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Supermarket price deflation attributed to CPI in the UK hitting zero for the first time

Published:  09 April, 2015

The supermarket price wars that have been plaguing the retail sector for months have been a contributing factor to the Consumer Price Index falling to zero for the first time on record, according to British Retail Consortium.

The fall in CPI could potential benefit more premium wine brands as consumer will find more money in their pockets at the end of the month and a willings to trade up to more proemial products.

The CPI is a measurement that averages the cost of a set of items in a basket and assesses price changes associated with the cost of living.

The drop in the CPI "is largely the result of a deep oil price slump (down 49 per cent on a year ago) and the continuing fierce competition among supermarkets who've dropped fuel and food prices over the year," said BRC director general Helen Dickinson.

Overall shop prices reported deflation for the 23rd consecutive month, accelerating to 2.1% in March, from 1.7% in February, according to a BRC statement.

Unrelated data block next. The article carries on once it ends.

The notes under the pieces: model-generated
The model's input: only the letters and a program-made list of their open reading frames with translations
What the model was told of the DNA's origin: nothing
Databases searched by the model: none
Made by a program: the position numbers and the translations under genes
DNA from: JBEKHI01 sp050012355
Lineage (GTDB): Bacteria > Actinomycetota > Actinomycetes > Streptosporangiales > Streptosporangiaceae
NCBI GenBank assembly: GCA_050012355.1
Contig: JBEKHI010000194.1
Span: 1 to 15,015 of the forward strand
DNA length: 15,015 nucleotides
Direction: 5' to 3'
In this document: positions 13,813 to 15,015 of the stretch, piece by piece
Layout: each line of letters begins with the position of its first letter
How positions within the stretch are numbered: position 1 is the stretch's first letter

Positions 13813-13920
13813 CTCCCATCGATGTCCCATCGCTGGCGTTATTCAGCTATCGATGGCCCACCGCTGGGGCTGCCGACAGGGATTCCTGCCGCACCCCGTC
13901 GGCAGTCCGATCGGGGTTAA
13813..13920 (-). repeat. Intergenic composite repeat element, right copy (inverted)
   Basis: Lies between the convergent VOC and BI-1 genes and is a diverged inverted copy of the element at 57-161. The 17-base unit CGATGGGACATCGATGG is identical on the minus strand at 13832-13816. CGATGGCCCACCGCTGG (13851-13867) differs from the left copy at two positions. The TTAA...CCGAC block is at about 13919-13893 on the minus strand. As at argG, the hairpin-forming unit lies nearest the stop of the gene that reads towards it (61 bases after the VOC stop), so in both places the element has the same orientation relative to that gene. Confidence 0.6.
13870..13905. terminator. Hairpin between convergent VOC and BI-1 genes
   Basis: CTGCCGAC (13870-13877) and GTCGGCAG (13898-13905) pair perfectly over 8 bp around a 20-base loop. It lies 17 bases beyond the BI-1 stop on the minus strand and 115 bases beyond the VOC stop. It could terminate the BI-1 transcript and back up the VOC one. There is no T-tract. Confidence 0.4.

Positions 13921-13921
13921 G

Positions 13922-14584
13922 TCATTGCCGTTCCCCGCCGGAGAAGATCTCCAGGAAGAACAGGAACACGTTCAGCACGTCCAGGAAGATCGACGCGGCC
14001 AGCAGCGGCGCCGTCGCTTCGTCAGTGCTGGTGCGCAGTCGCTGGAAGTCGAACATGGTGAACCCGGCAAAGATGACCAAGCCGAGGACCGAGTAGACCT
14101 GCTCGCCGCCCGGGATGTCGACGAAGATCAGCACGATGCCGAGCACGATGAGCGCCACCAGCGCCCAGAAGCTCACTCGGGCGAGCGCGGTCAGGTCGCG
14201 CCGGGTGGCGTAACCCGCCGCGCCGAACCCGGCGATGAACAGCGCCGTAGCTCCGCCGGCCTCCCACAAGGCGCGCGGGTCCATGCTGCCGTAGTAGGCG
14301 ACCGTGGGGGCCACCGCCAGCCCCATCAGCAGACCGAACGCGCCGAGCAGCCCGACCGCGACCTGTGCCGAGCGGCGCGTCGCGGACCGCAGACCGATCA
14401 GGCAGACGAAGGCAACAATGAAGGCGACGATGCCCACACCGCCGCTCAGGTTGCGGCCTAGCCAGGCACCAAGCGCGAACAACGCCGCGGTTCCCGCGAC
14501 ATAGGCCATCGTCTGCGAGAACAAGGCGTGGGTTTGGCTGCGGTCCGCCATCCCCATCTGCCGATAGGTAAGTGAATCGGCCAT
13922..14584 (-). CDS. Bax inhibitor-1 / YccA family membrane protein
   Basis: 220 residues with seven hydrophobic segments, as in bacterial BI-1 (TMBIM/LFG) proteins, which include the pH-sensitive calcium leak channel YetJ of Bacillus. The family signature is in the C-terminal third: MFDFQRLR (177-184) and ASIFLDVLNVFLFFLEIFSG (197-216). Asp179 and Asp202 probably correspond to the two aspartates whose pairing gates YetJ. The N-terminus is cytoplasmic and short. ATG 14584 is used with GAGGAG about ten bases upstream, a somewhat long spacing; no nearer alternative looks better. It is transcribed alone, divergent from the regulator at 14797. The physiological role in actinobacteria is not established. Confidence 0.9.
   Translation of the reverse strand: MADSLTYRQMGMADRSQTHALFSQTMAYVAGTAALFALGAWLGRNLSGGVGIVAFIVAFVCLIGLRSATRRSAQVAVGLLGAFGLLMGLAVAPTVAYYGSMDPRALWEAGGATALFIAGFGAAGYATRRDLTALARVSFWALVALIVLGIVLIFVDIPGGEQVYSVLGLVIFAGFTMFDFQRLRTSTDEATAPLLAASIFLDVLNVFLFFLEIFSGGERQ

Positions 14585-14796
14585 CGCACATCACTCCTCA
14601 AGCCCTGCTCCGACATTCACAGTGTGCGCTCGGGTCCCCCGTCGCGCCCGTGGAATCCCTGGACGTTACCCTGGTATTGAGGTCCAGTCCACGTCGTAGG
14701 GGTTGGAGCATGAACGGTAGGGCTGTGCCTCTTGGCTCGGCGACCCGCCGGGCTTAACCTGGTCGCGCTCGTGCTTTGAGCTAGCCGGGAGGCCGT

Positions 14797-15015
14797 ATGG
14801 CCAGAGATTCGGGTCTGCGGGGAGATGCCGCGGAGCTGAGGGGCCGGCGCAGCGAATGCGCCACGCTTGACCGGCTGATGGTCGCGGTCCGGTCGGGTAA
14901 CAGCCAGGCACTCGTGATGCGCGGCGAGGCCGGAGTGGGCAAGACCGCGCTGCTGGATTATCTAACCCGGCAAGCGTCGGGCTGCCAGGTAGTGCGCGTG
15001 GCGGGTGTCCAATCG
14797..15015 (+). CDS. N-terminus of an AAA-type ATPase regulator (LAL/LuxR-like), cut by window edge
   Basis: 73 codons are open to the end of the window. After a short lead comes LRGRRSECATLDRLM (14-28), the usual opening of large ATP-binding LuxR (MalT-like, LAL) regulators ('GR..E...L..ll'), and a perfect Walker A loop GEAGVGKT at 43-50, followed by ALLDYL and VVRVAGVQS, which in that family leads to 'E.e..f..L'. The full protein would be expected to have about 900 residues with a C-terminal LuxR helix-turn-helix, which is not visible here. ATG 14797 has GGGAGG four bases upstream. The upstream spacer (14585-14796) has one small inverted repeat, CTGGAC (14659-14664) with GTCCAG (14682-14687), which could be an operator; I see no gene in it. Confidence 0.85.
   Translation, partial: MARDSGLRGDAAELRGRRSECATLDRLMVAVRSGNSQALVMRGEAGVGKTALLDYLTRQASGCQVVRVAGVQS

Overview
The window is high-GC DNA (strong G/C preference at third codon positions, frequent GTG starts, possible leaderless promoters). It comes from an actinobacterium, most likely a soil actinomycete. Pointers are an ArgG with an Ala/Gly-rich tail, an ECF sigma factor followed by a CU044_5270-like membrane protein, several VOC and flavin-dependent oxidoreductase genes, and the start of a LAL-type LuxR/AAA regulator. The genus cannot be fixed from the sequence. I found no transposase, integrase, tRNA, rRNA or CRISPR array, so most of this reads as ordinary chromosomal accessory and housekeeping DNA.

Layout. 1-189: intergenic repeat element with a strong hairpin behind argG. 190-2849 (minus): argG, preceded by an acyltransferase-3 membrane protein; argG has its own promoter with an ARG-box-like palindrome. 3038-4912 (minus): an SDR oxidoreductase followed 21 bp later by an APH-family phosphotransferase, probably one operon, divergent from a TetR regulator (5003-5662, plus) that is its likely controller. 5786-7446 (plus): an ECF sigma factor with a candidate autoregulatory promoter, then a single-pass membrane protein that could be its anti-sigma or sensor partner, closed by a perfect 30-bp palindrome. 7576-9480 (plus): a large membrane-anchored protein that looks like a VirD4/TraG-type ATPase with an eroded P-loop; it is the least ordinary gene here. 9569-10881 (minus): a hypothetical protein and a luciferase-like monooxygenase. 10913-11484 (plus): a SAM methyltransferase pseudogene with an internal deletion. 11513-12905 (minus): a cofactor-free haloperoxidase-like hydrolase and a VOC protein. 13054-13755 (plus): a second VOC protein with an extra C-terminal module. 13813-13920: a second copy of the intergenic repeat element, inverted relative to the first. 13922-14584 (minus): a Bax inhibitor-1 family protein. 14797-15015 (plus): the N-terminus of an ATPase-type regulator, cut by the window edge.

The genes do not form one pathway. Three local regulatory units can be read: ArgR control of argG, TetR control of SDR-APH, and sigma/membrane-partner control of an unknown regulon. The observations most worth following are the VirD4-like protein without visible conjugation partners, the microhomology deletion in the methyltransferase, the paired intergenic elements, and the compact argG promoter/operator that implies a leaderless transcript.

"Prices in Britain's shops reached another new low, this month by -2.1% That's the deepest deflation rate since our records began in December 2006," said Dickinson.

Although the price drops are challenging for retailers, it is not all bad news as consumers now have more money to spend in real terms with the CPI being flat.

Dickinson said: "Both retailers and consumers will cheer on a hat-trick of good economic news. The Consumer price index (CPI) has fallen to zero for the first time on record, boosting incomes in real terms and bringing the UK to the brink of a spell of deflation that is expected in the coming months." 

Further the extra money in shoppers' pockets is boosting consumer confidence which hit a 13 year high. With consumer confidence rising more shoppers are willing to buy up because they can afford to do so.

"Consumer confidence has also soared to a near 13-year high. Retailers will have been hoping that this translated into shoppers being prepared to splash their cash over the long Easter weekend," said Dickinson.

Additionally Dickinson said with stronger consumer confidence more people could be out shopping in stores and online in the coming weeks.  She said: "With strong consumer confidence and relatively benign macro-economic conditions we can expect the nation to respond with their feet or with a mouse click in the coming weeks."